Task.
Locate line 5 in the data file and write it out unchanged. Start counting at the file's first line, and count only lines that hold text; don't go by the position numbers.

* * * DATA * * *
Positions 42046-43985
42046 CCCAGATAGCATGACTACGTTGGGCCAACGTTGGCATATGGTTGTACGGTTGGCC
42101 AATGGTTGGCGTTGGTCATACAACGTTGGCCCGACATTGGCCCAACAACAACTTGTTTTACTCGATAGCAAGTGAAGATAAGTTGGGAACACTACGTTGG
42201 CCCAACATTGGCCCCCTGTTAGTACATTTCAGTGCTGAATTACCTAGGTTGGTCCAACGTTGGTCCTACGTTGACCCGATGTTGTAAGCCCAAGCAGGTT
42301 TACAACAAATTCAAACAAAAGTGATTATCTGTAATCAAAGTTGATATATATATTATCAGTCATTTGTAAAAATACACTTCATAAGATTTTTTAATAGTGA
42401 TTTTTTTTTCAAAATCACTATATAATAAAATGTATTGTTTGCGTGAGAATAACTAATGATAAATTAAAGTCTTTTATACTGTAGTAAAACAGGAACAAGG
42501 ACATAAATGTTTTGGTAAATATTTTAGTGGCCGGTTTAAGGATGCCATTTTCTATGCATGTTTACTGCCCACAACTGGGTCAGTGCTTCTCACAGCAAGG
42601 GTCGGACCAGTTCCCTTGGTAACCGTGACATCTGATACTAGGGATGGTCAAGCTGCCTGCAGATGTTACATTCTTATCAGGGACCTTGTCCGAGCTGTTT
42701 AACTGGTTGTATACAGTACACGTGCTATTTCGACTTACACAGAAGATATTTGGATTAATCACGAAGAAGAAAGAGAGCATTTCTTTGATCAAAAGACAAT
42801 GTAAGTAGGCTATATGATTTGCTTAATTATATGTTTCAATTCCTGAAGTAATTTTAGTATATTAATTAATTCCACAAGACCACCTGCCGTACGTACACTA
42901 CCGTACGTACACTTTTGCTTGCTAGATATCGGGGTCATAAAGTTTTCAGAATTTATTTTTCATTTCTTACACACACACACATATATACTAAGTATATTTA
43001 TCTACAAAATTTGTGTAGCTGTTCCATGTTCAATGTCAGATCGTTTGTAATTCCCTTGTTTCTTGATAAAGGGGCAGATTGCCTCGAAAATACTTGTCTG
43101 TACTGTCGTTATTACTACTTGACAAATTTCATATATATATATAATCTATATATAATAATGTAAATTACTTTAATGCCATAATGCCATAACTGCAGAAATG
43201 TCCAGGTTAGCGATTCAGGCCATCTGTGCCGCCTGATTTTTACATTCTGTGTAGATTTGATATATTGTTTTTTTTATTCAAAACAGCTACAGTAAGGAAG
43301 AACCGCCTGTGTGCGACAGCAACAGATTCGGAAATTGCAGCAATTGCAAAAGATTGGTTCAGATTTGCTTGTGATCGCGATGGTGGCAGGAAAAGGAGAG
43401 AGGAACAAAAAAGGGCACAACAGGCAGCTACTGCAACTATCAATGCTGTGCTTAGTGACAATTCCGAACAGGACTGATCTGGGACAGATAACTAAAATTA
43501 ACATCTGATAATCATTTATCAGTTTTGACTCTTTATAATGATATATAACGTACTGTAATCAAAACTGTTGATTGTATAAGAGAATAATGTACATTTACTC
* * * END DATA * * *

42301 TACAACAAATTCAAACAAAAGTGATTATCTGTAATCAAAGTTGATATATATATTATCAGTCATTTGTAAAAATACACTTCATAAGATTTTTTAATAGTGA